It’s safe to say that there’s never a dull moment for Krista Baty. Not only is she the chief nursing officer at the Cedar Park Medical Center, but she is also the owner of FroYoz, the local frozen yogurt shop. Baty has been a nurse for 25 years, and for the last five has held the role of chief nursing officer. Most recently, Baty’s love of frozen yogurt led her to add small business owner to her already impressive title.
It was only early in the morning, before the chaos of the day settled in, that Hill Country News was able to catch up with Baty.
HCN: What made you decide to buy FroYoz?
BATY: Great story. I’ve been a customer at FroYoz since they have been open, for about 5 ½ years. I had gone in on a Saturday night with some friends after going to see a movie and when I learned that they were closing in two weeks I was a little devastated. So my friends and I went and sat on the patio, ate our yogurt and I just kept going on about it. My favorite yogurt was here, what was I going to do now? My friends told me to let it go, but as we were getting ready to go I told them I needed to run back in. So I went back in and asked the manager, “If I give you my business card, will you just ask them to call me?” And he said, “Absolutely.” So that was Saturday and on Sunday we played phone tag. Monday was Labor Day and I called them back and talked about the business for a couple hours to Mr. Hearne [former owner of FroYoz] and ten days later we closed on the business and took over in late September. So it was just one of those things. I’m a firm believer in "everything happens for a reason," and for some reason my love of yogurt brought me to be a small business owner of a FroYoz in our local community.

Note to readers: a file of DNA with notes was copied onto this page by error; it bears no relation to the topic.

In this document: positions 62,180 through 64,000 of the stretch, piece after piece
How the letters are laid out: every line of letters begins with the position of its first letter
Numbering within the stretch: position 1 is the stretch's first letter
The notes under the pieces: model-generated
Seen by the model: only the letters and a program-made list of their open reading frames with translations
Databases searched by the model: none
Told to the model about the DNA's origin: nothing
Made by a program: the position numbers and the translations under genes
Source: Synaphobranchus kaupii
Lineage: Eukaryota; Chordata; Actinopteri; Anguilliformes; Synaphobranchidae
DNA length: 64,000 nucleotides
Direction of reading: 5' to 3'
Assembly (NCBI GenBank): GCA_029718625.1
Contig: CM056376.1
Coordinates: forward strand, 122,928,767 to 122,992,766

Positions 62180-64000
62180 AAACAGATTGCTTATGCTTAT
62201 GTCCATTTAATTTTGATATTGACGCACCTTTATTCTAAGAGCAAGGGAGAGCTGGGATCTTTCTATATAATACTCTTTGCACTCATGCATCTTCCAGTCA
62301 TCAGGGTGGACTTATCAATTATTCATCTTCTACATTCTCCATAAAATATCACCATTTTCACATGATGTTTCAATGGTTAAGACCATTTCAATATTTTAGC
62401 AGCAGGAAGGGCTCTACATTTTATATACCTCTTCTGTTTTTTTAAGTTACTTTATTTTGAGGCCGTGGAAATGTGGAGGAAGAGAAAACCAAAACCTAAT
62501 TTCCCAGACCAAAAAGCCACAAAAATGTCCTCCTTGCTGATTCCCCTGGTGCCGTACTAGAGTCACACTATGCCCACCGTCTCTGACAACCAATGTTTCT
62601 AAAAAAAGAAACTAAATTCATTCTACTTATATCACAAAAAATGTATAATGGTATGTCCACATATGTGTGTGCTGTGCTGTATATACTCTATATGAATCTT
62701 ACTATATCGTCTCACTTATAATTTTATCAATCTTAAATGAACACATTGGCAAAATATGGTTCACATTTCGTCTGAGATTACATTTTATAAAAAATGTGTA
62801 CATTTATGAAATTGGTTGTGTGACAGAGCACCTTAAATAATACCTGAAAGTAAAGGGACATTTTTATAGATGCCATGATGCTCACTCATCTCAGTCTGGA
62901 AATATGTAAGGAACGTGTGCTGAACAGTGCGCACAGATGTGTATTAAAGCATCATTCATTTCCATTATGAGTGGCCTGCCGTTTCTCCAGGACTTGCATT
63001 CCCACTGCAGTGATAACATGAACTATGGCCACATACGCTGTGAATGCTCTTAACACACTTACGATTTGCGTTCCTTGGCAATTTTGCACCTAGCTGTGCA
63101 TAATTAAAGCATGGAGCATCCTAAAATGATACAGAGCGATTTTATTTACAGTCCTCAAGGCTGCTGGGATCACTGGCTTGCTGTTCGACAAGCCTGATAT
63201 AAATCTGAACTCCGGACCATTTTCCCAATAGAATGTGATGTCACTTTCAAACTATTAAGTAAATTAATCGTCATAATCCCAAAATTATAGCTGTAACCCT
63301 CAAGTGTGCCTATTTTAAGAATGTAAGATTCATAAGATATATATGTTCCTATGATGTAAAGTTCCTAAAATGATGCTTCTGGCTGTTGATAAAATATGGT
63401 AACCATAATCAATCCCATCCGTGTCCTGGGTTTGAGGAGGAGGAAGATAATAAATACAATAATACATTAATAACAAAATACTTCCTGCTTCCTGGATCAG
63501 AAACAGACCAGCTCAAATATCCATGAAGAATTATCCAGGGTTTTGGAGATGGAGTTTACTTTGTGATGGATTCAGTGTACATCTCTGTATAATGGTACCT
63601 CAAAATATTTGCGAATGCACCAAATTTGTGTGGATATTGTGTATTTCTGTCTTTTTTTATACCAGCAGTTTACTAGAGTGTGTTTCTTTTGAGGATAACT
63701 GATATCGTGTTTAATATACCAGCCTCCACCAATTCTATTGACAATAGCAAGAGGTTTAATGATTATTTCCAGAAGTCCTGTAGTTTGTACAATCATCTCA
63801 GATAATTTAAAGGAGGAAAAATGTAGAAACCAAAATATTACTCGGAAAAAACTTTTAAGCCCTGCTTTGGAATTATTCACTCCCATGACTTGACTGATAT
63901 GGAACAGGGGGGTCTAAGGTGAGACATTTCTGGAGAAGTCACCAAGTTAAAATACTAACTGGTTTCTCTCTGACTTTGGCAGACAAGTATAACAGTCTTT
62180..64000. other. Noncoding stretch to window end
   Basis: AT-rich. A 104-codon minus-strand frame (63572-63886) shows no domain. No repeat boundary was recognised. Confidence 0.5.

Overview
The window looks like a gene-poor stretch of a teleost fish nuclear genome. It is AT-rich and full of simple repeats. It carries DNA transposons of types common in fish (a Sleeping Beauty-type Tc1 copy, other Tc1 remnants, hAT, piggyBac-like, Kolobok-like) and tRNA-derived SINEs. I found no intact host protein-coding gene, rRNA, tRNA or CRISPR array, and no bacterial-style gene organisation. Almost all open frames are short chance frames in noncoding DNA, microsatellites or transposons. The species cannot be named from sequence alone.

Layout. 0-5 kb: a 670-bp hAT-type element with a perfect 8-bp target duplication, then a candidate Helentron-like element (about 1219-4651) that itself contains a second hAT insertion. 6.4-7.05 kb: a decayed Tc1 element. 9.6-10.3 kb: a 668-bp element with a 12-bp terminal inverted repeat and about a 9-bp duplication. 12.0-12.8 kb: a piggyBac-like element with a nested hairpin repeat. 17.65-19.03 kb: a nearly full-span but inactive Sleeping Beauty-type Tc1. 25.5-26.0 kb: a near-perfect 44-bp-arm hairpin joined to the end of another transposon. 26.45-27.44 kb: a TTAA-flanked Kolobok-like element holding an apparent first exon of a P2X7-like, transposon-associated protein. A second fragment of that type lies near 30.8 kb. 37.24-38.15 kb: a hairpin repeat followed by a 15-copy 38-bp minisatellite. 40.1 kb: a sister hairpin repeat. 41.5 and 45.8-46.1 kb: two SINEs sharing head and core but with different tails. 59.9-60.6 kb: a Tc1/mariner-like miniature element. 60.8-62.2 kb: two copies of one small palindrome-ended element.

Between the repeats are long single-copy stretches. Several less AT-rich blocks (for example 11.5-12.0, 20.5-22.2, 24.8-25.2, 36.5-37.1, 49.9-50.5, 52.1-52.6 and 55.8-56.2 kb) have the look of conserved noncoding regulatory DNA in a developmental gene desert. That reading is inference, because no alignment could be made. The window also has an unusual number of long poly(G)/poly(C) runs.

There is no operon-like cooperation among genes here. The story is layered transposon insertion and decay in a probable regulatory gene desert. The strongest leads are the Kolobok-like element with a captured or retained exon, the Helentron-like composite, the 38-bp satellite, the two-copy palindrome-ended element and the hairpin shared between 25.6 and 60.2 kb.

HCN: How do you manage to balance it all?
BATY: It’s all about who you have around you. At both the hospital and FroYoz I have amazing teams. Interestingly enough, my assistant at the hospital works at the frozen yogurt shop too. I hesitated at first because I have always kept my professional life very separate from my personal life, but I thought why not have the person I trust most in my professional life help me out in my personal life. I have a great team at the hospital who are experienced and really come together to make sure that the hospital is running smoothly.
My son, who is in college, and [my] husband help to run the store and my daughter, who lives in San Marcos, has trained to work over the breaks when she comes home from school. Even my youngest son has asked if he could get into the business.
It has been a joy having a business in the community. Even though we don’t live here – we live in Liberty Hill – I spend a lot of time here because of the hospital and I’m very involved with city events and chamber events and so it’s been a great crossover to connect the two worlds. I’ve had instant support from the city and the chamber because they knew me and I knew them from the hospital.